I looked at the Identifier/Keywords (similar to subject terms in A+) in Indexing (details).  I looked at one article that seemed like it may be useful and used its subject terms to focus the search.


As you can see I now had 487 results.  I decided to check how many databases ProQuest was accessing.  Fifteen!!  That seemed to be too many.  I unchecked all but ERIC, LISA and ProQuest Education Journals.  I added the search term “research skills”.  The result was 19 articles, all focused on what I was looking for.  In ProQuest there are similar ‘full text’ and citation facilities as found in A+ Education.


It is more difficult to use Thesauri in ProQuest because each of the databases has its own Thesaurus.  Having already established that my key terms were appropriate, I chose not to pursue this.

ProQuest Thesauri snipped


The journey continued…on to Google Scholar!

Before I began, I ensured that my settings for Google Scholar included library links for QUT Library.  This allows the user to find the full text in QUT library databases, if available.

I chose to continue with the search terms that had proved effective thus far, including AND Australia, as again this was not an Australian database.

Search one:  (“guided inquiry” AND “inquiry learning”) AND Australia AND primary AND history

google scholar search 1

Not too bad – but I decided I could do better by limiting to ‘since 2009’.

I also decided that I could do without articles focused on inquiry in science or mathematics, as it did not fit in with my ILA.  So I added NOT science AND NOT mathematics.

google scholar search since 2009

This decreased the result size however I was STILL getting science related articles. Time for a change of strategy.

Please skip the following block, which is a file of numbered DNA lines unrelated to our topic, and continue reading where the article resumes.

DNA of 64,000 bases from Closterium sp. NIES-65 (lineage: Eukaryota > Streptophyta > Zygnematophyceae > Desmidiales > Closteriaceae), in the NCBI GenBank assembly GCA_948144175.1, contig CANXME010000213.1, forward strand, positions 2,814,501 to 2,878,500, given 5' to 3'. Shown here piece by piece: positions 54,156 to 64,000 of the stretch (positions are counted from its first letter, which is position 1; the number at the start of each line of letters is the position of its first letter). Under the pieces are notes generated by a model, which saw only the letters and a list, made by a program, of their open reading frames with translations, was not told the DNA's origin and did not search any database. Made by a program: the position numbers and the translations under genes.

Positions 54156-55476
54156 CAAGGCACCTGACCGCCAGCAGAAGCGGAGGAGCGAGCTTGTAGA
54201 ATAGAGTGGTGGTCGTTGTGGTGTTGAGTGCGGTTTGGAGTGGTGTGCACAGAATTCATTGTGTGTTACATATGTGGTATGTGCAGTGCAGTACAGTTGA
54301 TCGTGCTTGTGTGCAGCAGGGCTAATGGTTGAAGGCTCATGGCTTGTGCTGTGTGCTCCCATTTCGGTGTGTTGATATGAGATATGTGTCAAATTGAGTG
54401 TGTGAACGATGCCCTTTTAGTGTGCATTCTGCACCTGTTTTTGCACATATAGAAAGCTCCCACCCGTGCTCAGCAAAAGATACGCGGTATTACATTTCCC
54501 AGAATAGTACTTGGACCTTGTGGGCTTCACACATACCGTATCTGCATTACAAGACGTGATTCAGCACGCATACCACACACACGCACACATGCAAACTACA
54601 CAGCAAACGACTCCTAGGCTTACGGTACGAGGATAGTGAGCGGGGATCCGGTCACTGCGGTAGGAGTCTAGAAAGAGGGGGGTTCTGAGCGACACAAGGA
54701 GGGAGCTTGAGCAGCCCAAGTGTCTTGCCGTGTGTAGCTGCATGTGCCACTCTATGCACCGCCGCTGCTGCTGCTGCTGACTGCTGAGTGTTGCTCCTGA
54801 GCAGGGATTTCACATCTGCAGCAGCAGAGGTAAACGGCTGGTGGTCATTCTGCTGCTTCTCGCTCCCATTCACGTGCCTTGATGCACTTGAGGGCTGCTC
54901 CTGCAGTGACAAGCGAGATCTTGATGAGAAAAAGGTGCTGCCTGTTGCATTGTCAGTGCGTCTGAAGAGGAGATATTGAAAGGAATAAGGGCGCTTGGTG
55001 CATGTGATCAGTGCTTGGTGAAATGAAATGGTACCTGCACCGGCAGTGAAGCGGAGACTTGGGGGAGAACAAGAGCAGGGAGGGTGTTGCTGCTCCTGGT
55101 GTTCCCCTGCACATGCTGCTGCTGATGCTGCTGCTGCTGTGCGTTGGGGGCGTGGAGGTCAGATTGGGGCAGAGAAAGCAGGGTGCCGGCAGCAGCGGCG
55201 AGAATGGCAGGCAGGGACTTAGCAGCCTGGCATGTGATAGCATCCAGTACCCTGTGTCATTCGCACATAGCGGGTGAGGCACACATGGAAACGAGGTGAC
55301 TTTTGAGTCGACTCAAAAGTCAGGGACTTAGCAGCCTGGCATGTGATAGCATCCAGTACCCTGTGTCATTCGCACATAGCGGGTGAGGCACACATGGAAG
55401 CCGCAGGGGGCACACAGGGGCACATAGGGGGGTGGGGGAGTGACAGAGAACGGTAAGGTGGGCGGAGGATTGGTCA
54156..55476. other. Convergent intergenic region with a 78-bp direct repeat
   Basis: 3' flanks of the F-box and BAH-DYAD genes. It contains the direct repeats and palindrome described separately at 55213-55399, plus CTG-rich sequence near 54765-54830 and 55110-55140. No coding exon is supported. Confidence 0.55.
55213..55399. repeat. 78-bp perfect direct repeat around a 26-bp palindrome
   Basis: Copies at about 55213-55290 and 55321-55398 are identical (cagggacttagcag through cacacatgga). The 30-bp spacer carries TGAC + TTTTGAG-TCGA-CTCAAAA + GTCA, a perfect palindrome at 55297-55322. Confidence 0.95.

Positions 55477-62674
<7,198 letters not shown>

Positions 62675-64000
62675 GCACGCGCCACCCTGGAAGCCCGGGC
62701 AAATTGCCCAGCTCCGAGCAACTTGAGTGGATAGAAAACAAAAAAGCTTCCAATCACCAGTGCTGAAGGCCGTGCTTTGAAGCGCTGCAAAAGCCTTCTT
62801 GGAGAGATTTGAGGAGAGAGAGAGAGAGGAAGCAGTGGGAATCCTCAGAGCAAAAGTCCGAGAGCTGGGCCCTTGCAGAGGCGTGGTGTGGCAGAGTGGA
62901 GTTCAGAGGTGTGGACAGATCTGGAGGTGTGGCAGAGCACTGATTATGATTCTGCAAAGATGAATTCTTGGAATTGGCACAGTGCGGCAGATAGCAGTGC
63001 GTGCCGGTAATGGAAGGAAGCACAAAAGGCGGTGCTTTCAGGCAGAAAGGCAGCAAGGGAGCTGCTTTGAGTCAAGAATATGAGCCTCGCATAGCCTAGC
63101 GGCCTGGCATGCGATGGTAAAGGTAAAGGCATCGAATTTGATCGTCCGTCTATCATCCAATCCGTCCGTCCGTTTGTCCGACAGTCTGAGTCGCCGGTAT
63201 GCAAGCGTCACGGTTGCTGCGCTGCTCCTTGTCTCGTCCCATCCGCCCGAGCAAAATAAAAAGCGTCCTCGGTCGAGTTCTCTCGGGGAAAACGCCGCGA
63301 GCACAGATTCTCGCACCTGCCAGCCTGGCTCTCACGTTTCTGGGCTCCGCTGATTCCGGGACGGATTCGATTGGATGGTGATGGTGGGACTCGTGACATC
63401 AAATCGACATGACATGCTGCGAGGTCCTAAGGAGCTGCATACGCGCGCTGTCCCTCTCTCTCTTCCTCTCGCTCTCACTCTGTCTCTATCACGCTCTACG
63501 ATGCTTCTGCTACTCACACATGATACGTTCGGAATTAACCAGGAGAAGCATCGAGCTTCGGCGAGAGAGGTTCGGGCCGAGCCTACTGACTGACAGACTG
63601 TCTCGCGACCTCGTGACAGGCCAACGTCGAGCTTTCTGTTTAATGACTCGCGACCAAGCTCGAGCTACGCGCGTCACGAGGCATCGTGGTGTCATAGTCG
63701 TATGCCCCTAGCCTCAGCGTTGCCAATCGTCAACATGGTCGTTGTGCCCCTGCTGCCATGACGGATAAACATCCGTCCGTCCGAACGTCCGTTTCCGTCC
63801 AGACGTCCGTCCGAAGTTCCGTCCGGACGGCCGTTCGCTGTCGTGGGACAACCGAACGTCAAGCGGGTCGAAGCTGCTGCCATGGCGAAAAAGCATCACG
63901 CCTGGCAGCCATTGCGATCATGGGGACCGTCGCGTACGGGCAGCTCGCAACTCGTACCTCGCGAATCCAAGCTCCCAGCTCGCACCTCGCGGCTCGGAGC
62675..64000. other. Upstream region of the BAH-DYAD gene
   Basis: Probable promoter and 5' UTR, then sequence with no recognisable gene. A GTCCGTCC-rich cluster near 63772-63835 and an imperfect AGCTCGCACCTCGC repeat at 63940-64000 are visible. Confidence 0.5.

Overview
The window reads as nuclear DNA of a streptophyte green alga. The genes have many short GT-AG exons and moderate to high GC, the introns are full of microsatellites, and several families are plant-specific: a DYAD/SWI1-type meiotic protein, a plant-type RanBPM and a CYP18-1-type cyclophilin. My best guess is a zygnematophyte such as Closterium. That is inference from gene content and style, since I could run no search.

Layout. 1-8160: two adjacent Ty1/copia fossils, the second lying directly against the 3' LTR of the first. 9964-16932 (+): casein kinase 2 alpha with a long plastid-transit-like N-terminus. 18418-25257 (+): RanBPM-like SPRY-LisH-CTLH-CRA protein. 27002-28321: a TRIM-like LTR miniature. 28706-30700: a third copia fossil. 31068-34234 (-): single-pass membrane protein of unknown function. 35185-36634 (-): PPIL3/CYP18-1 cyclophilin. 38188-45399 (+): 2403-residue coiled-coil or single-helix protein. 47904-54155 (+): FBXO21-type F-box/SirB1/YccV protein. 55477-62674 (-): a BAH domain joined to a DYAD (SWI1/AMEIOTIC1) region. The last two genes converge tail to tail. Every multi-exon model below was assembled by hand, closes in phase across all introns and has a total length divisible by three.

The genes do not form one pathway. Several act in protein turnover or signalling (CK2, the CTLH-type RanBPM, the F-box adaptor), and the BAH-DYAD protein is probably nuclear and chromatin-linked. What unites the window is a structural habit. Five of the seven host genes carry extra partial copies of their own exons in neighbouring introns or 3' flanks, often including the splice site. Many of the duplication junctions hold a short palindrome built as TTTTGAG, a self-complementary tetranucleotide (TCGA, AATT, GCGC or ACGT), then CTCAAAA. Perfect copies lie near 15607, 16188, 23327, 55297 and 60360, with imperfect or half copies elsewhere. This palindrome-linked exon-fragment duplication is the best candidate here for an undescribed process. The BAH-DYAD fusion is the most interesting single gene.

Next I replaced the word NOT with the minus sign in front of science.  This worked much better as, although only two results, they were refined to precisely my needs:

google scholar 4

The great thing about Google Scholar is that, once settings are correct,  researchers are able to click on the hyperlink to the right and go to the full text result.

Google Scholar full text snipped

Below is a summary and comparison of my experiences with the databases, in table form.  I chose not to use truncation, as the truncation function won’t search for phrases e.g. inquiry learning, just forms of a word stem e.g. inquir* = inquiry OR inquiries OR inquirer OR inquired OR inquire OR inquiries OR inquiring.  There were not a great deal of search strings required, as with the careful use of Boolean tools, key words, limiters such as date range, the use of brackets and of quotation marks I was able to refine the searches to satisfy my research requirements.


informit tableproquest tablegoogle scholar table

Below is a video demonstrating my search strategies when using Google:


One comment on “Expert search strategies

  1. Hi Tanya, I like the way you limited your enquiry to a time range as this brings up the most relevant results for the new history curriculum. Isn’t that a great feature of A+Education? I also liked the way you thought of new words for search terms (identifier) as that made it much more interesting to read through. Another great idea was to put your “this” or “that” terms in parenthesis to prioritise your search.